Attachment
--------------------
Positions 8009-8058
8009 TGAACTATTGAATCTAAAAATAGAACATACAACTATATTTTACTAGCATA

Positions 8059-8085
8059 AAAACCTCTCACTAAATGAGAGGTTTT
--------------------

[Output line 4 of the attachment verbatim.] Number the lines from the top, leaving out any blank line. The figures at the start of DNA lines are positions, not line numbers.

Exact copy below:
8059 AAAACCTCTCACTAAATGAGAGGTTTT